Rush, Gad, Emmons debate health care, gun violence and economics at candidates forum

Sarah Gad and Robert Emmons listen as Rep. Bobby Rush responds to a question during the forum among candidates for Rush’s 1st District seat. (Photo by Marc Monaghan)

Staff writer

U.S. Rep. Bobby Rush (D-1st) and two of his three challengers met Jan. 23 for a campaign forum in Hyde Park, with the congressman touting his longevity, Sarah Gad highlighting her commitment to criminal justice reform and Robert Emmons Jr. pledging to tackle gun violence should voters send him to Washington. Candidate Ameena Matthews missed the event due to illness.

Indivisible South Side, a left-wing advocacy group, organized the forum and chose the questions, which were provided in advance to the candidates in the district which which encompasses much of Chicago’s South Side, including Kenwood, Hyde Park and Woodlawn, and extends to the southwest suburbs. An overflow crowd watched at the First Unitarian Church of Chicago, 5650 S. Woodlawn Ave.

Rush, 72, made mention of his own age in his opening statement, noting that, as a younger man, he had served in the U.S. Army, organized a free breakfast program with the Illinois Black Panthers and subsequently campaigned for a number of independent Democrats for local, state and federal office.

“My life has been a life that is inclusive, involved. It hasn’t been from behind; it’s been in front,” said Rush. He said he is “still as active as I’ve ever been” and is seeking another term because he enjoys the job and is accomplishing things — including, he said proudly, the impeachment of President Donald Trump.

Emmons briefly described his role as a “social innovator” in nonprofits before talking about going to college at the University of Illinois at Urbana-Champaign with a childhood friend from the South Side, who later dropped out and later died by gun violence.

“As unfortunate as it was, statistically speaking it was predictable, and it was predictable because he was living in a society that failed him at every single turn,” said Emmons, identifying the U.S. economic, educational and criminal justice systems as having failed his friend. He proposed federal access to physical and mental health care, fixing environmental issues, universal pre-kindergarten and transportation access to solve nationwide gun violence.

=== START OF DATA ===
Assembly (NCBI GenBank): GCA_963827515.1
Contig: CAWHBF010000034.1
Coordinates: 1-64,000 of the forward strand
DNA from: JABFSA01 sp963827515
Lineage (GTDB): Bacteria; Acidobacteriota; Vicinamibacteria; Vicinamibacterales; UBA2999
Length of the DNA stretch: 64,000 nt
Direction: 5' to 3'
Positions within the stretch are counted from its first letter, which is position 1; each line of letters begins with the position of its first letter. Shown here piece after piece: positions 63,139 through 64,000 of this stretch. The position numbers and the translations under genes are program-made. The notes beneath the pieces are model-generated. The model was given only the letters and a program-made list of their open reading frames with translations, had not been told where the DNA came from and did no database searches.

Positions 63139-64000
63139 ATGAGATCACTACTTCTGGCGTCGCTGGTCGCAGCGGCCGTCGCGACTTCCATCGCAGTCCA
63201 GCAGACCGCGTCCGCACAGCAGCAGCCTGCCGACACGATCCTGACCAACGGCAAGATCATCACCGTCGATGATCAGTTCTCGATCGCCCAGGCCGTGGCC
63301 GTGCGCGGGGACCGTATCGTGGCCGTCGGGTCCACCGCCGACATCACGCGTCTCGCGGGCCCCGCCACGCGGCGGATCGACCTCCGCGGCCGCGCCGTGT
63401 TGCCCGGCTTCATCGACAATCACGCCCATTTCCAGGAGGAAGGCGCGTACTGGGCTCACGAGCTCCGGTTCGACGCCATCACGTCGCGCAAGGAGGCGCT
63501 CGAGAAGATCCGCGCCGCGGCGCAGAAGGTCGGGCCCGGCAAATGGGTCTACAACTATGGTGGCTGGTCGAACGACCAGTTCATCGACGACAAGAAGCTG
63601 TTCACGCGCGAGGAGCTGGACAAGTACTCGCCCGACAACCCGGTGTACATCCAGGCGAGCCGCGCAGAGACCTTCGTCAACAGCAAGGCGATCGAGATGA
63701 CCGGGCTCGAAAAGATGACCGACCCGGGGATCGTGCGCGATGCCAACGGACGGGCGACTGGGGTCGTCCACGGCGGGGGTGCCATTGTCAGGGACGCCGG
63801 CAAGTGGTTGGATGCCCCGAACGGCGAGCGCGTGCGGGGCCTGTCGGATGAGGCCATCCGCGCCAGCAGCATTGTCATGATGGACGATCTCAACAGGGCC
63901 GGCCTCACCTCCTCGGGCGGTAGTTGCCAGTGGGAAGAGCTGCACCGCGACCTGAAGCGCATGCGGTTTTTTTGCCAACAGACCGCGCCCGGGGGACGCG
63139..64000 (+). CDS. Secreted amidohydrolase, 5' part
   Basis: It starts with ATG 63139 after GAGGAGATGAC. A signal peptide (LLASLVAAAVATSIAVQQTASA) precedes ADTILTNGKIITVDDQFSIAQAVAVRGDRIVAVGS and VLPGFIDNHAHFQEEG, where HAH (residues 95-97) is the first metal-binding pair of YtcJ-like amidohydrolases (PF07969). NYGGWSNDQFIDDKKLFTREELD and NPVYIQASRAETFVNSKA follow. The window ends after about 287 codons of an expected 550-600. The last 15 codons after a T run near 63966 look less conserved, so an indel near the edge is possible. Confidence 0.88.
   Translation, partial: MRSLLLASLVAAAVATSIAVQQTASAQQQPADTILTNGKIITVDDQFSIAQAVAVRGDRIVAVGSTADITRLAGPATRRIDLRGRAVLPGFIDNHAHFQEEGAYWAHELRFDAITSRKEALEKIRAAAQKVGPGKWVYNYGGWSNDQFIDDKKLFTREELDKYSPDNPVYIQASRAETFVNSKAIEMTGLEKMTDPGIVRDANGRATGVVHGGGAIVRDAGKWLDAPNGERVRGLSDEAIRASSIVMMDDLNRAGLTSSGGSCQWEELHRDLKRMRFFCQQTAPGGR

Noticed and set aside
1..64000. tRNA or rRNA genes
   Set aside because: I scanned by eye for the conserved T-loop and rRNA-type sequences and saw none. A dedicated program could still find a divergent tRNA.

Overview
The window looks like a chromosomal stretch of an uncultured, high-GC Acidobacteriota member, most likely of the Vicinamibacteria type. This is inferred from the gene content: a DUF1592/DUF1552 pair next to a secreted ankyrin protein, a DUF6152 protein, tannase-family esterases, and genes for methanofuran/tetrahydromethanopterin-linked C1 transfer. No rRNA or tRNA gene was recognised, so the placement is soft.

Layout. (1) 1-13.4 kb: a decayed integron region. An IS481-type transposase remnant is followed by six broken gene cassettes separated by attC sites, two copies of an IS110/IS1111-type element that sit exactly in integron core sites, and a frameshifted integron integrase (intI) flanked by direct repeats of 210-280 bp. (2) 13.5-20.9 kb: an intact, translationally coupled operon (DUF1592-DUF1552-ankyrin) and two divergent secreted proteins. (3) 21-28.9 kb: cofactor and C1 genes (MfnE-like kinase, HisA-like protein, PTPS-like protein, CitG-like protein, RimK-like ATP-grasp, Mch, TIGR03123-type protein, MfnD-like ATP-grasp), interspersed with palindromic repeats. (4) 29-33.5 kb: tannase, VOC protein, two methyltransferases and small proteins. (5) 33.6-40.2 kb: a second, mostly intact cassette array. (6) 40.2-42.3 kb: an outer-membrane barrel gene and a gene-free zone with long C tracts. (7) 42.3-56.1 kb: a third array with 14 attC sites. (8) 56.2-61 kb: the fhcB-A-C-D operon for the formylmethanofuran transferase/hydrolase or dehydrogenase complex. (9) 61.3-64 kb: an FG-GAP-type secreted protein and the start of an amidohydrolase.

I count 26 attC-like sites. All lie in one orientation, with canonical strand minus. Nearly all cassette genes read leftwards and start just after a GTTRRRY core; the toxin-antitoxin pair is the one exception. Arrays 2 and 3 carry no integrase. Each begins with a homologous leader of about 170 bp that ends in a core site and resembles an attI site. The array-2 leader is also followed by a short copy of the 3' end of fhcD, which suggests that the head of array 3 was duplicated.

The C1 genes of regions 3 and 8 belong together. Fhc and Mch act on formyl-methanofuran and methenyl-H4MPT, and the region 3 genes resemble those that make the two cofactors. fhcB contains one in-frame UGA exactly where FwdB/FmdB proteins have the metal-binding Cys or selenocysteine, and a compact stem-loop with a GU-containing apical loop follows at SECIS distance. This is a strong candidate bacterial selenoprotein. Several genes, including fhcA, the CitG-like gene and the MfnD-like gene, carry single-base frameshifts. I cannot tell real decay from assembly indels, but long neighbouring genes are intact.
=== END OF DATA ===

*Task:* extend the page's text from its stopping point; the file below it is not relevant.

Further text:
Gad said 1st District voters encouraged her to run for the job a year ago, inspired by her life story and her capacity for change. She is a former medical student and opioid addict who turned her life around after being incarcerated and brutalized in jail; she was admitted to the University of Chicago Law School and has founded two nonprofits to help the homelessness and addicted. She said her personal experiences have showed her “there is a massive disconnect between who we’re supported to be as a nation and what we actually are.”

“I, like many of us, have been discounted as one of the down-and-out,” she said, adding that she is running “to empower those who have made mistakes to keep pushing forward instead of being left behind like I was, and to ensure that those who harm us are held accountable, regardless of what uniform they’re in.”

Asked about ameliorating the economic disparities between the North Side and the South and West sides, Gad said investments in public transportation would give people access to jobs, but she also endorsed reparations and took the criminal justice system to task for disproportionately targeting people of color, whose records “(leave) them permanently marginalized,” unable to find work or housing or reengage with society. Emmons echoed her on reparations and public transportation investment.

Rush said private sector investment and the struggles Black-owned businesses face can be dealt with by federal involvement, citing his membership on the Energy and Commerce Committee which does oversight on telecommunications, consumer protection and interstate and overseas commerce.

“Medicare for All,” a national program that would guarantee health insurance for every American, has the support of both Emmons and Rush; the congressman specifically noted his long-term advocacy for it and legislation he said would lower the cost of drugs.

Gad said life without health care is “a living nightmare” and said she supports ultimately creating a single-payer system, but she said current Medicare for All proposals are not feasible, given existing issues in the Medicare system. She proposed reforms providing for more primary care doctors, better management of chronic diseases and billing practices, promoting healthier living and forcing the Food and Drug Administration to better monitor agriculture.

On gun violence, Emmons said that Congress needs allocate money to anti-violence community organizations and repeal the Dickey Amendment, a 1996-passed provision that precluded the Centers for Disease Control and Prevention from researching gun violence. Congress, meanwhile, included earmarked funds to do that in this year’s omnibus spending bill, though the Poynter Institute’s PolitiFact project said the effect of it is not clear.